Then, Jones started sending home videos of the compound back to the church in San Francisco. Former members said the videos showed beautiful cabins, food and smiling, happy people. Much of the promotional information, they said, proved to be false or exaggerated – life at the compound proved to be much more difficult and constricted than they had expected.
By 1978, nearly 1,000 followers had moved to the Guyana compound, former members said, and food started to run out. Having been forced to give up their passports and money upon arrival, some former members said they were cut off from the outside world.
"Everyone was forbidden from reading anything because [Jones said] they were liars," said former member Deborah Layton. "[He called it] fake news … Jones coined fake news. Anything that was written about him [he said ]was fake. It was all to ruin his name and his cause and what he stood for."
But during this time, some defectors spoke to the press about the Peoples Temple, and allegations of physical and sexual abuse against Jones surfaced. Layton, who made it out of Jonestown and back to the United States in May 1978, went to the authorities for help.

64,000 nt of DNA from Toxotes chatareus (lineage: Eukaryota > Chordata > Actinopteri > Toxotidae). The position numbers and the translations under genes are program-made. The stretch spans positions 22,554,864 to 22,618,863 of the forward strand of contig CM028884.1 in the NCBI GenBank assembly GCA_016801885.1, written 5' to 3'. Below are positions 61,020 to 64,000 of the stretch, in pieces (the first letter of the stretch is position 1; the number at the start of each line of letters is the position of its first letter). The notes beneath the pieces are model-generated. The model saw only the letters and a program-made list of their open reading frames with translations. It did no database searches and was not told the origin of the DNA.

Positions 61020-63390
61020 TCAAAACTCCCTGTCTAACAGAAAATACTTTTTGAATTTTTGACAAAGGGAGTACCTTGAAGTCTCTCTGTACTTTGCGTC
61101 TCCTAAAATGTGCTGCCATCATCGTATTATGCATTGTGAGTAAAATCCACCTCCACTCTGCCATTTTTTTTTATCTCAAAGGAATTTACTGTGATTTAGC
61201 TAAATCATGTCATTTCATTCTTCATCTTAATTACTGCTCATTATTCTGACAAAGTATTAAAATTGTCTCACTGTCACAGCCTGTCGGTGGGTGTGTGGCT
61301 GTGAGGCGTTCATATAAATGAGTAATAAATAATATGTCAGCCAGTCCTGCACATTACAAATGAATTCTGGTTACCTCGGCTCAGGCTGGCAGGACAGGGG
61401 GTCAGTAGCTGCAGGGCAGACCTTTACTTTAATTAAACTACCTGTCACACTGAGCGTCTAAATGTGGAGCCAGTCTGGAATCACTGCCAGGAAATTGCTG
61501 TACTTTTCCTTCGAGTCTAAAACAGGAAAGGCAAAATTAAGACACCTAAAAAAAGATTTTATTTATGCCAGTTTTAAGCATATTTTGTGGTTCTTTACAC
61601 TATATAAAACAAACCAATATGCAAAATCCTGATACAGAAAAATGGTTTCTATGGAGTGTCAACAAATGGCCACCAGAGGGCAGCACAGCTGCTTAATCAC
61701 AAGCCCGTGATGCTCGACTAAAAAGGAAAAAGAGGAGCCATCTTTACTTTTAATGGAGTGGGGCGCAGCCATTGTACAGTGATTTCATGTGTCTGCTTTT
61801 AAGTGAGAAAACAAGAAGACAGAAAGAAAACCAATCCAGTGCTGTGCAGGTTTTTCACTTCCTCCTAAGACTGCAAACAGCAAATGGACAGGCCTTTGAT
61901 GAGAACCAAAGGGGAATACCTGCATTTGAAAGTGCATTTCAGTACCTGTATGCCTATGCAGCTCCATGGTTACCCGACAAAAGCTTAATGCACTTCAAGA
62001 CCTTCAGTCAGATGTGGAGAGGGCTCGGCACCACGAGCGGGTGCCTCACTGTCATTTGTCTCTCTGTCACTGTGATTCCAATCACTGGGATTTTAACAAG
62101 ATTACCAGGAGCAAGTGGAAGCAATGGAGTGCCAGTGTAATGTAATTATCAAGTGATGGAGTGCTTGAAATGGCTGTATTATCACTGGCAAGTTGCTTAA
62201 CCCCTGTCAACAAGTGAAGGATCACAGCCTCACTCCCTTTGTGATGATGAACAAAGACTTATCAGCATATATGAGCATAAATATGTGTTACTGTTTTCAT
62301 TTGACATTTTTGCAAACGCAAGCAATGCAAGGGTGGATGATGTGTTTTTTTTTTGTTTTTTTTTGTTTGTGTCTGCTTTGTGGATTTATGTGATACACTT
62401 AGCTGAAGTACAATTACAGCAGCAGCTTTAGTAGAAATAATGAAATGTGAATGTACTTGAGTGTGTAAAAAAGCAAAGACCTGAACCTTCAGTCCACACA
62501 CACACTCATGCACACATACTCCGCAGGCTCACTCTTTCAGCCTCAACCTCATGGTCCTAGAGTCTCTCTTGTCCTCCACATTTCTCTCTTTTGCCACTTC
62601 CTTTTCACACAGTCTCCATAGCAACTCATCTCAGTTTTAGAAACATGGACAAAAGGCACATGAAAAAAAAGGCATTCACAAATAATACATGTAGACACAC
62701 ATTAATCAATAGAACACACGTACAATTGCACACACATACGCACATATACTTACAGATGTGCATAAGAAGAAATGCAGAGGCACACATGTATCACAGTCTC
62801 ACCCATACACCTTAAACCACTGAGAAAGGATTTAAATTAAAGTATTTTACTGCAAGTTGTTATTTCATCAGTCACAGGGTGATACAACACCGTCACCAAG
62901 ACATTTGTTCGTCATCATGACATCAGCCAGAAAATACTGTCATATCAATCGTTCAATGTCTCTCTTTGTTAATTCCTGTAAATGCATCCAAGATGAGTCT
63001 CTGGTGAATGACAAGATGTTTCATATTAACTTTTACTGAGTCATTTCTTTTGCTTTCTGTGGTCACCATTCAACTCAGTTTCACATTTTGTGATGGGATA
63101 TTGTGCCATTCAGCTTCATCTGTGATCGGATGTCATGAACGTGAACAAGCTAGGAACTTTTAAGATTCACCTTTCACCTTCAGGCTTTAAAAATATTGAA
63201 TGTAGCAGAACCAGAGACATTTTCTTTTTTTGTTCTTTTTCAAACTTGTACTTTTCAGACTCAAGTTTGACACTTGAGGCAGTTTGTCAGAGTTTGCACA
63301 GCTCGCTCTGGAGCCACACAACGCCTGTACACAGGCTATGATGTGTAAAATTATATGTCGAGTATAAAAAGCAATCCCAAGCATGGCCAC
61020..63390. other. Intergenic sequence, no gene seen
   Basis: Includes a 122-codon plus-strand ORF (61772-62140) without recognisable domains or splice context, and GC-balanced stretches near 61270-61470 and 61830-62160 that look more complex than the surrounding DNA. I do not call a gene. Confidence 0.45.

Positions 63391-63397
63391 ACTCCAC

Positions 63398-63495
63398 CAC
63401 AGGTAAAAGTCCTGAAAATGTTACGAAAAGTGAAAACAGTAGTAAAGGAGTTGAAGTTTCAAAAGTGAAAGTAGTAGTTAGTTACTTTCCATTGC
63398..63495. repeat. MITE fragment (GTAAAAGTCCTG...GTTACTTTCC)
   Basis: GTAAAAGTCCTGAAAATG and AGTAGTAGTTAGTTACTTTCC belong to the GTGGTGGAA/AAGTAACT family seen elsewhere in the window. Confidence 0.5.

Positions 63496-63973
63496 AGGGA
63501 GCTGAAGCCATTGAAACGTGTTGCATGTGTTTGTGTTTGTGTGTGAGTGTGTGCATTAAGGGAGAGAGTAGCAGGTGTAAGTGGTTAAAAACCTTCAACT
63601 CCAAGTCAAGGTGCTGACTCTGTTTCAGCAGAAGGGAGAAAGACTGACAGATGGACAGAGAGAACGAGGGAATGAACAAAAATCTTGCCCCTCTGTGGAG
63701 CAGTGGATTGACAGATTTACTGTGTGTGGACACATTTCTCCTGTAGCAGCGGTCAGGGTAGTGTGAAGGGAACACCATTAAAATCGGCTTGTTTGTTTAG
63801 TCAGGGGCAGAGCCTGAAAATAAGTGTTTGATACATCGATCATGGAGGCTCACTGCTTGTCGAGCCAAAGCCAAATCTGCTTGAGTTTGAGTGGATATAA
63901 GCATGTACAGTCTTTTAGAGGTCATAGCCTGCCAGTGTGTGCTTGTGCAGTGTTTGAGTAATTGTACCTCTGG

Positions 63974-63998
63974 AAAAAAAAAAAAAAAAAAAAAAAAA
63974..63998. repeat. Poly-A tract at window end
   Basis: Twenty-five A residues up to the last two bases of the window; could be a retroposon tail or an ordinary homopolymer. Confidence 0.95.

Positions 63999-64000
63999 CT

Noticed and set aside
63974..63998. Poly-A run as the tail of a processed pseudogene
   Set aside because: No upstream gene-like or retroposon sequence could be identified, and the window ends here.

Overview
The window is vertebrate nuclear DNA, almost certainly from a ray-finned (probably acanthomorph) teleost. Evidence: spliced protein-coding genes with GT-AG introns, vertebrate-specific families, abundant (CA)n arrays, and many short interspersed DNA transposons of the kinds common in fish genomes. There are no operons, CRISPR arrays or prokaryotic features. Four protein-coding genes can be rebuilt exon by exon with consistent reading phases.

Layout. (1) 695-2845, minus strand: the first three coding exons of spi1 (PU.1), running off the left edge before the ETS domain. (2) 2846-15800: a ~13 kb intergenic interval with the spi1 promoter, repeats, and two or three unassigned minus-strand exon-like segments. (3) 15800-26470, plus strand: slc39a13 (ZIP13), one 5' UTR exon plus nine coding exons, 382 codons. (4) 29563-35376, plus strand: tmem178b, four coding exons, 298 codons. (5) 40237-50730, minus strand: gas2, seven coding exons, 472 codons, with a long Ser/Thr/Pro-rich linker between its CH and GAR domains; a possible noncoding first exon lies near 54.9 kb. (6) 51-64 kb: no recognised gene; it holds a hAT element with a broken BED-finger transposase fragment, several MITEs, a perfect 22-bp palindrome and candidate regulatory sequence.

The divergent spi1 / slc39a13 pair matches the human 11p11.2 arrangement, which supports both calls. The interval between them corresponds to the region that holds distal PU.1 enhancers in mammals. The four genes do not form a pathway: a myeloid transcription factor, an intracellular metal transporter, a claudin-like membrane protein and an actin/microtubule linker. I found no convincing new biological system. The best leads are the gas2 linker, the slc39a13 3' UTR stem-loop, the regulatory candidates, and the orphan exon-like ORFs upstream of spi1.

"I wrote an affidavit begging the United States government to get involved, that 1,000 people were being held against their will in Jonestown, and that Jones was a monster and had lost his mind," she said.
Williams and her family convinced Jones to let them leave Guyana on the condition that they return at a later date. While back in San Francisco, she says she was contacted by Rep. Leo Ryan, D-Calif., who was looking into allegations against Jones. Ryan decided to lead an investigative delegation to Jonestown in November 1978 to look into the allegations. The delegation included Ryan’s staff, members of the press and a number of people concerned about their relatives there.